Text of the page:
The vintage segment presented here was part of WGN’s first season airing the Cubs in 1958. On May 13, rookie announcer Lou Boudreau spelled play-by-play man Jack Quinlan when Stan Musial collected his 3,000th hit as a pinch hitter against Moe Drabowsky at Wrigley Field. Harry Caray’s version of the historic hit on the Cardinals’ radio network is the most commonly replayed, while Boudreau’s call has rarely been heard ever since other than on the syndicated Diamond Gems radio show.

Harvey native Boudreau, the AL’s MVP as the Cleveland Indians’ player-manager in 1948, was a staple on the Cubs broadcasts as analyst and relief play-by-play man through 1987. He teamed with Quinlan, Vince Lloyd, Milo Hamilton and Dewayne Staats.

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Remembering WGN and the Cubs: First broadcast from LA Coliseum in ’58

Remembering WGN and the Cubs: Jack Quinlan and Lou Boudreau The CBM vintage Baseball podcast features from LA Coliseum with Jack Quinlan and Lou Boudreau

Jack Quinlan (bottom) and Lou Boudreau did their sixth regular-season WGN Radio Cubs broadcast from the odd-looking, for baseball, Los Angeles Coliseum on April 22, 1958.

The Chicago Baseball Museum kicks off a series of five podcasts here commemorating the 57-year relationship between WGN Radio and the Cubs that is ending this season.

The vintage segment presented today was part of WGN’s sixth regular-season broadcast upon assuming the Cubs’ radio rights in 1958. On April 22 of that season, announcers Jack Quinlan and Lou Boudreau describe the strange layout for baseball that was shoehorned into the 100,000-seat Los Angeles Coliseum. The broadcast was the Cubs’ first visit to Los Angeles after the Dodgers had moved from Brooklyn.

The clip begins with Boudreau in 1997 recalling how the golden-voiced Quinlan helped break him into his long Cubs announcing career in 1958. The Boudreau interview and vintage broadcast first aired on the Diamond Gems baseball radio show in 1997.

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1997 — Brickhouse did 1st Bulls deal on ‘Matty’s’ placemat

Brickhouse did 1st Bulls deal: Jack Brickhouse - The CBM vintage Baseball podcast features Jack Brickhouse

Bulls founding owner Dick Klein (left) poses with original assistant coach Al Bianchi (center) and head coach Johnny “Red” Kerr in the team’s early days. Klein completed his first TV rights deal with Jack Brickhouse in a very unorthodox manner. Photo courtesy of Chicago Bulls.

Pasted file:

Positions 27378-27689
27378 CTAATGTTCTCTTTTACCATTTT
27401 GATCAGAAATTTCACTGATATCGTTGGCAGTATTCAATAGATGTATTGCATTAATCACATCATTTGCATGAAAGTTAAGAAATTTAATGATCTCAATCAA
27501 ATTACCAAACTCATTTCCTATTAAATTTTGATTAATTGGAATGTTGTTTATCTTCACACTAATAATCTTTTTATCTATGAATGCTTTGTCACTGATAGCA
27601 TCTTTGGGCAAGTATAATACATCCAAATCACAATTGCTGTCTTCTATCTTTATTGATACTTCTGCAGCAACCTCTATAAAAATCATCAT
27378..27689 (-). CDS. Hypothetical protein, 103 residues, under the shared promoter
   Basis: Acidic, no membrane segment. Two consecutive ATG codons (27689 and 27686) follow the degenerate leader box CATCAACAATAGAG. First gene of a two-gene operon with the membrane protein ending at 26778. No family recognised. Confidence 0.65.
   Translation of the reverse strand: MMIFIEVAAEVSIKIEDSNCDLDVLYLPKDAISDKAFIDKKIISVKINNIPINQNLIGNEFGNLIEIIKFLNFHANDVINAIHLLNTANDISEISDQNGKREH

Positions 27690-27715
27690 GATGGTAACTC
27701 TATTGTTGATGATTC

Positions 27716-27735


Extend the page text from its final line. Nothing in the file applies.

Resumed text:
The Chicago Baseball Museum is presenting classic interviews from the archives of CBM historian George Castle’s “Diamond Gems” syndicated weekly baseball radio show, which aired from 1994 to 2010.

In this edition, presented in connection with a new special web site celebrating the life of Jack Brickhouse, the all-time Chicago announcer recalls how he negotiated the Bulls’ first-ever TV contract with Bulls founding owner Dick Klein on a placemat at Matty’s Wayside Inn in Glenview, Ill. Brickhouse was the Bulls’ first TV announcer for the NBA team’s initial seven seasons. Also included here is a clip of Brickhouse’s final Bulls broadcast, a last-minute Game 7 playoff meltdown by the Chicagoans against the Lakers during the playoffs on April 15, 1973 in Los Angeles.

“The Diamond Gems Flashback” also features photos of the interviewees from the one-of-a-kind Leo Bauby Photo Collection, emphasizing Chicago baseball. Many photos are available to the general public directly on Ebay via seller name Soxphotos soxphotos | eBay.

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1997 — Brickhouse, no-hitters, Bruce Froemming

Brickhouse, no-hitters, Bruce Froemming: jack brickhouse - The CBM vintage Baseball podcast features jack brickhouse talking about Bruce Froemming,

History brought together Milt Pappas (left) and Bruce Froemming (right) in the last no-hitter Jack Brickhouse broadcast. Brickhouse had a just-as-unusual Froemming story from the latter’s minor-league days as part of his reservoir of stories.

The Chicago Baseball Museum is presenting classic interviews from the archives of CBM historian George Castle’s “Diamond Gems” syndicated weekly baseball radio show, which aired from 1994 to 2010.

This edition features the second of four consecutive segments taken from a retrospective on the career of famed Chicago announcer Jack Brickhouse, taped in Aug. 1997. In this segment, Jack recalls broadcasting eight no-hitters — and tells a hilarious story involving Bruce Froemming, the key figure in the final no-hitter, by Milt Pappas, in 1972. Brickhouse also will be honored this season with a bobblehead day at Wrigley Field as part of its 100th anniversary. The Chicago Baseball Museum supports the Brickhouse family in the promotional effort.